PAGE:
Gallery: U.S. Army Launches Plan to Make All Military Bases Net Zero

 

Over the past couple of years, the U.S. Army has announced several initiatives ranging from solar-powered tents for troops to hydrogen-powered tanks, however this is their most ambitious program yet. With the help of the U.S. Department of Energy’s National Renewable Energy Laboratory (NREL), the U.S. Army is aiming to have all Army installations across the country be net zero.

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3 Comments

  1. Bobs June 1, 2011 at 11:34 am

    Didn’t know the forum rules allowed such briillnat posts.

  2. chris offspring April 20, 2011 at 6:05 pm

    So you don’t see the benefits of having a tent that is run by sunlight (which doesn’t need to be refilled) instead of a UPS (which needs to be refilled)?
    And you don’t see the benefits of tanks running on hydrogen, which you can produce by “using” sunlight with water? Here the alternative would again be gasoline or diesel which lets those tanks depend on oil. Hydrogen can be produced everywhere as long as “everywhere” means “there is water and sunlight nearby”. Means you can “refill” much easier if the need arises and you are not that dependend on supply lines (side effect: those supply lines are cheaper because you don’t have to transport that much “liquid energy”).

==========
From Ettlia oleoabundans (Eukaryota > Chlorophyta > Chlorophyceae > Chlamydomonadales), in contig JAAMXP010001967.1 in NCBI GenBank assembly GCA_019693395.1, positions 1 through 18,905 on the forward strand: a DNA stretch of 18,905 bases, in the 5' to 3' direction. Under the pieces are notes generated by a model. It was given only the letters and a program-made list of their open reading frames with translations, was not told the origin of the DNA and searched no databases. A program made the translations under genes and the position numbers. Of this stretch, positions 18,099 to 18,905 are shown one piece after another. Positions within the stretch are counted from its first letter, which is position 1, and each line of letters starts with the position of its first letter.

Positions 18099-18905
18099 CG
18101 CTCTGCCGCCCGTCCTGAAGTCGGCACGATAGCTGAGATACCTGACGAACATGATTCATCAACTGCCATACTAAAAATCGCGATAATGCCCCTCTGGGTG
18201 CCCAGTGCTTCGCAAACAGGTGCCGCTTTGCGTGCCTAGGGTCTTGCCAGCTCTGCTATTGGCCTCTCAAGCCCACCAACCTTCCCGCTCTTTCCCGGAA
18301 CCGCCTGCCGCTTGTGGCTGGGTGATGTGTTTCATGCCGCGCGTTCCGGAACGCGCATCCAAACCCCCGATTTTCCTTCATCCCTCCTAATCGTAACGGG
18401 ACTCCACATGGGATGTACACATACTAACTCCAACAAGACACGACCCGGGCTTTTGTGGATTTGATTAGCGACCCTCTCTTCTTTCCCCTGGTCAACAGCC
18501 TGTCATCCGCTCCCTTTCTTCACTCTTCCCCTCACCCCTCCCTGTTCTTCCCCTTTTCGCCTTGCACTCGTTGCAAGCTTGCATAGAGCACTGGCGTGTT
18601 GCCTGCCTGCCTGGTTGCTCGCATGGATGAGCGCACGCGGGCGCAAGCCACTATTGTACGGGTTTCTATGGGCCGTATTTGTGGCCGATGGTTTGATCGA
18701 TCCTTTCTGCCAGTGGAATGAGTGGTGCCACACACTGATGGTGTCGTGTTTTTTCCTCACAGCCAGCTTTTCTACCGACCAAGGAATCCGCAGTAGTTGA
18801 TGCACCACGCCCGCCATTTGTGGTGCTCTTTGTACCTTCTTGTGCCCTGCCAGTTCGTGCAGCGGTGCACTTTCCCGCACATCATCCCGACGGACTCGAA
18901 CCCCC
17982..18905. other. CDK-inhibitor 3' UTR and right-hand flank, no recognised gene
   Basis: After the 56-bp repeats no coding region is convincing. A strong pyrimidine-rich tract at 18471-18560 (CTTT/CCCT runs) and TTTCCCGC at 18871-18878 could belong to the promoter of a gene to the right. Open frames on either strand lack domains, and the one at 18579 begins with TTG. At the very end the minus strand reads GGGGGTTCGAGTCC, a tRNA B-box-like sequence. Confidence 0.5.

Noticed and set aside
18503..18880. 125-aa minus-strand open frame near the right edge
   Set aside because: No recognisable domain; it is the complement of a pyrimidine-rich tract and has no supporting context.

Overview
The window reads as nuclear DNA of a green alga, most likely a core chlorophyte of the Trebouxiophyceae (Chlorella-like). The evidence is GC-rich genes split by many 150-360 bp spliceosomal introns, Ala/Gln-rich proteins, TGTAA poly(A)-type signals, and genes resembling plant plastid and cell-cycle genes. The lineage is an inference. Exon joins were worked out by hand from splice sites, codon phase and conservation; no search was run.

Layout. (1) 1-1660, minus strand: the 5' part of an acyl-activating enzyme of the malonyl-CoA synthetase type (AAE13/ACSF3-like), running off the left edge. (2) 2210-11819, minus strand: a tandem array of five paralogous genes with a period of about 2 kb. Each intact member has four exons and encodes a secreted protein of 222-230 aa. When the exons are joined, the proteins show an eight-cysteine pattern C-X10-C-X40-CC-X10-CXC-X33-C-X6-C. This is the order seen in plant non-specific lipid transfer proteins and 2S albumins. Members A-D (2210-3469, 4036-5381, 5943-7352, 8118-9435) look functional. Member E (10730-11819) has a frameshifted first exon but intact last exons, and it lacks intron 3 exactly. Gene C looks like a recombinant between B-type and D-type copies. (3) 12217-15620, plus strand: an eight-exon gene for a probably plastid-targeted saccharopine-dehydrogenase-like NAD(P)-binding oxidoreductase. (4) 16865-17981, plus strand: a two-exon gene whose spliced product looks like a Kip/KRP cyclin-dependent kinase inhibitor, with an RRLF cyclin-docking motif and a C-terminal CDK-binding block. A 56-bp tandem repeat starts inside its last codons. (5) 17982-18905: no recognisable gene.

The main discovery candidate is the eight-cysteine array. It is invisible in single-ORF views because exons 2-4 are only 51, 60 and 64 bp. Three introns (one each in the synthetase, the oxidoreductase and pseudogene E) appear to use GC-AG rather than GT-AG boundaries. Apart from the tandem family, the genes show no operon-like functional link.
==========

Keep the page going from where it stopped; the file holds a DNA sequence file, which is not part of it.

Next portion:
The agenda doesn’t allways have to be about “green” even if it’s sold as such to the public.

    And normally the military drives technological advancements a lot more than the consumer segment does. We wouldn’t have GPS if it wasn’t for the military (just to give an example, but there are plenty more).

  3. Erdling April 19, 2011 at 9:18 pm

    Generally speaking, when it comes to a “green product”, there are two sides of the term “green”: (1) impact on environment, (2) impact on human health.

    With the military obviously being not so good for human health (since it is designed to take people’s lives), now making it good for the environment doesn’t make much sense. It’s like adding sugar to Mercury in the attempt to make the heavily toxic metal better. Or engraving a smiley on a bullet.

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